6 top foods for a healthy festive holiday

December is here and with it plenty of seasonal treats! The good news is that many of the seasonal foods and foods we tend to eat more in December are rich in many vitamins and antioxidants, and integrating them into your diet will support you in reaching your health goals.


Below are my top picks:

Brussels sprouts

Despite being likely to be snubbed at Christmas lunch, Brussels sprouts are a proper superfood!⁠ As part of the cruciferous family (same as kale, cauliflower, broccoli and rocket), Brussels sprouts are one of the richest sources of vitamin C, vitamin K, and many antioxidants.⁠

Vitamin C can support the immune system and is needed for collagen synthesis. Also a great source of fibre which can help keep your gut microbiota healthy.

Kale and kalettes

These are other members of the cruciferous vegetable family that can be considered proper superfoods! Very rich in fibre, they can help modulate the glycemic index of a meal – try to pair them with pasta or potato-based dishes.

Cruciferous are also a great source of antioxidants, such as carotenoids like lutein, zeaxanthin, beta-carotene and sulfur-rich compounds known as glucosinolates.⁠ Carotenoids are associated with eye health while glucosinolates can support liver detoxification pathways and hormone clearance. Green leafy vegetables like kale and kalettes are a source of magnesium, a mineral essential for energy production and nervous system relaxation – both very relevant during the holiday season!


They are a source of 50+ trace minerals, vitamins C, A, K, and manganese and are one of the fruit with the highest amount of antioxidants!⁠ Cranberries are also well known to be helpful in the management of urinary infections; This is because of antioxidant proanthocyanidin (PAC) which "wraps" around Escherichia coli (E. coli), which is thought to be the cause of most UTIs, preventing it from adhering to the bladder walls and causing an infection.⁠ The same effect of PAC has been observed in preventing the adhesion of bacteria involved in periodontal disease and plaque.⁠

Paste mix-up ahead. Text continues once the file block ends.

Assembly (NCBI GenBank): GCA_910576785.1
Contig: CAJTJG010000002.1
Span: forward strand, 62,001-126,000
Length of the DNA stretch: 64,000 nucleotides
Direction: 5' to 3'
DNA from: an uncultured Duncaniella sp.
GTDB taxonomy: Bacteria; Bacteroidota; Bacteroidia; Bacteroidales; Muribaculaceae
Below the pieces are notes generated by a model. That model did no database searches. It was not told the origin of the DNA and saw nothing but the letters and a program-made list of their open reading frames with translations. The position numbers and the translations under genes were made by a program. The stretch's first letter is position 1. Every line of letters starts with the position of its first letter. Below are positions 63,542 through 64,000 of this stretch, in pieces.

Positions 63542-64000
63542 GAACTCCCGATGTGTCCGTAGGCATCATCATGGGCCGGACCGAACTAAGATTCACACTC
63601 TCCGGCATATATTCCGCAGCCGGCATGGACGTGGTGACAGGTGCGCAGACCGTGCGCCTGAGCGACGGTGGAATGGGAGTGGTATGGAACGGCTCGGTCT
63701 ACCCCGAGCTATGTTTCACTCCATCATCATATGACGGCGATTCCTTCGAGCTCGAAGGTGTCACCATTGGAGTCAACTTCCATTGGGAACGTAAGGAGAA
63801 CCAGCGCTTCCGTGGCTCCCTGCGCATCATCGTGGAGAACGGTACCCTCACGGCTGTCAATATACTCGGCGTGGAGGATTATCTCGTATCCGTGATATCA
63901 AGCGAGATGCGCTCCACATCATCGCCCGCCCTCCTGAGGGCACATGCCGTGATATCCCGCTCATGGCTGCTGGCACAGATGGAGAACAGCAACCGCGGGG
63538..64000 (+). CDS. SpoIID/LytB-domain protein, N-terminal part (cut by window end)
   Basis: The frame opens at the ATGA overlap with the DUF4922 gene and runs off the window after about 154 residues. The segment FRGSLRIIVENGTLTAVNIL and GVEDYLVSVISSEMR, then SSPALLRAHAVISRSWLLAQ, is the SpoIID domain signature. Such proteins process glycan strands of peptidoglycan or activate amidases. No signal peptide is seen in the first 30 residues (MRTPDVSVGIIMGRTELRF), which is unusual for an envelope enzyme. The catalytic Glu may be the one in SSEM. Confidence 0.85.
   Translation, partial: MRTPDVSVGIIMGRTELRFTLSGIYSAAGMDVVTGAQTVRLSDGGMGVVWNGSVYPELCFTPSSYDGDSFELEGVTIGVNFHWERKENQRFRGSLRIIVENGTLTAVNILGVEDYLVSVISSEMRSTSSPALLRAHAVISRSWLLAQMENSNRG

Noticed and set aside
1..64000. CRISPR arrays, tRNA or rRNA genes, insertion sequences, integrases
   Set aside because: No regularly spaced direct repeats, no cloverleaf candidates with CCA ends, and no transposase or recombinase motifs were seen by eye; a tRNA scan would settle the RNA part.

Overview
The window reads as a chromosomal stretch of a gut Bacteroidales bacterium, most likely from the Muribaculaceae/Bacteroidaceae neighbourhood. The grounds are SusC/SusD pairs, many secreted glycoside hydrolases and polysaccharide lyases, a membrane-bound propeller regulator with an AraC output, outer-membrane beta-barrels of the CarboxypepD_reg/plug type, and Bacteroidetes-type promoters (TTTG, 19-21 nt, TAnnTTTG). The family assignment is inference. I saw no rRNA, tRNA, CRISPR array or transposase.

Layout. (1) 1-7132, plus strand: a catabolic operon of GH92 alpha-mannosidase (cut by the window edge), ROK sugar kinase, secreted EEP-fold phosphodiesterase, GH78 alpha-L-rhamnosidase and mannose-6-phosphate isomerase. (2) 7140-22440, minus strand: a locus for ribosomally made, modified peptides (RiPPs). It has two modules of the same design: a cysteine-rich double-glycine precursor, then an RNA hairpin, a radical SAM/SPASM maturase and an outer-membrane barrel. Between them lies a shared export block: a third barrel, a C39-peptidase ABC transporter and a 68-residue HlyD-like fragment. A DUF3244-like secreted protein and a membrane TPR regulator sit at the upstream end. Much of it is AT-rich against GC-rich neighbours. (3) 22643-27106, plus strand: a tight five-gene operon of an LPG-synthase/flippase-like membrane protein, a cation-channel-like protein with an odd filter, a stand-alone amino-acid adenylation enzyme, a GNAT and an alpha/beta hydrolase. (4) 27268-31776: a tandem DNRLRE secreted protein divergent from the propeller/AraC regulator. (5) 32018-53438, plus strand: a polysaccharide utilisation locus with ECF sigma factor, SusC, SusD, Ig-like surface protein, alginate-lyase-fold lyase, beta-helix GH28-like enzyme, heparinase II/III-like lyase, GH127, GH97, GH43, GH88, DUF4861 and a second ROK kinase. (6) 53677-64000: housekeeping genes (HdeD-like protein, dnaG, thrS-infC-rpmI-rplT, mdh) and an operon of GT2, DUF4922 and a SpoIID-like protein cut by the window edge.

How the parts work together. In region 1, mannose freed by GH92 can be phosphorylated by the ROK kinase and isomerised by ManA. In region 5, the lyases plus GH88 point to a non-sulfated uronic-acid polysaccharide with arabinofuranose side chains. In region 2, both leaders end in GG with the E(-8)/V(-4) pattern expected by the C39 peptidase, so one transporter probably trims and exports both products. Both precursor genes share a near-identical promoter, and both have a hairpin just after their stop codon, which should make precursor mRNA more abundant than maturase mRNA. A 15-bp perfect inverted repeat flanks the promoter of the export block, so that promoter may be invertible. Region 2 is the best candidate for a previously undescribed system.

Proanthocyanidin is found in many dark red and "blue" fruits and vegetables such as blueberries, red cabbage, black grapes, black currants and pine bark, but cranberries are one of the richest sources.⁠


A powerful source of vitamin C, one medium mandarin can provide up to one-quarter of your daily recommended intake of this vitamin. Vitamin C is not only associated with immune system support but also skin health and wound healing as well as collagen formation.

A large population study has associated a diet rich in citrus fruits with a reduced risk of kidney stones, as the citrates in citrus fruits can help break down calcium oxalate crystals that form kidney stones.


Rich in many antioxidants, including punicalagin, which is a kind of tannin and is unique to this fruit. Punicalagins are among the most potent antioxidants and can support the cardiovascular system by promoting vasodilation, increasing blood flow and lowering blood pressure.⁠ Studies show that punicalagin and ellagitannins (also found in pomegranate) have anti-inflammatory properties.
Pomegranate compounds might also fight certain pathogenic microorganisms such as bacteria, viruses, fungi and yeasts.

Dark chocolate

The festive season can’t be called so without chocolate! Cacao is very high in flavanols, compounds with very high antioxidant properties. Flavanols can help lower inflammation and can help increase nitric oxide, a compound helpful to increase blood flow and reduce blood pressure. Some new research has associated cacao with improved mental performance and cognitive function because of the increased blood flow to the brain. 

The views expressed in this article are those of the author. All articles published on Nutritionist Resource are reviewed by our editorial team.

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Written by Lucia Stansbie, Registered Nutritional Therapist, Dip CNM, mBANT, mCNHC
London, W1S 1HP

Lucia Stansbie, BANT registered Nutritional Therapist founder of Food Power Nutrition

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